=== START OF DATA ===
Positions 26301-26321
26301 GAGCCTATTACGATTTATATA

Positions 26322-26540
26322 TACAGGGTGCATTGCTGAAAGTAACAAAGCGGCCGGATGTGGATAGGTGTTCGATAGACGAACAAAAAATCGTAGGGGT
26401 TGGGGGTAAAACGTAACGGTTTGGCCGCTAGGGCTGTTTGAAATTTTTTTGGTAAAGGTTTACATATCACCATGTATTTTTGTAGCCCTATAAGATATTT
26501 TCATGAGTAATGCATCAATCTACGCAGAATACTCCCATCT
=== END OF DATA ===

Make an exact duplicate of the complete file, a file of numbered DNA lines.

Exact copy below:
Positions 26301-26321
26301 GAGCCTATTACGATTTATATA

Positions 26322-26540
26322 TACAGGGTGCATTGCTGAAAGTAACAAAGCGGCCGGATGTGGATAGGTGTTCGATAGACGAACAAAAAATCGTAGGGGT
26401 TGGGGGTAAAACGTAACGGTTTGGCCGCTAGGGCTGTTTGAAATTTTTTTGGTAAAGGTTTACATATCACCATGTATTTTTGTAGCCCTATAAGATATTT
26501 TCATGAGTAATGCATCAATCTACGCAGAATACTCCCATCT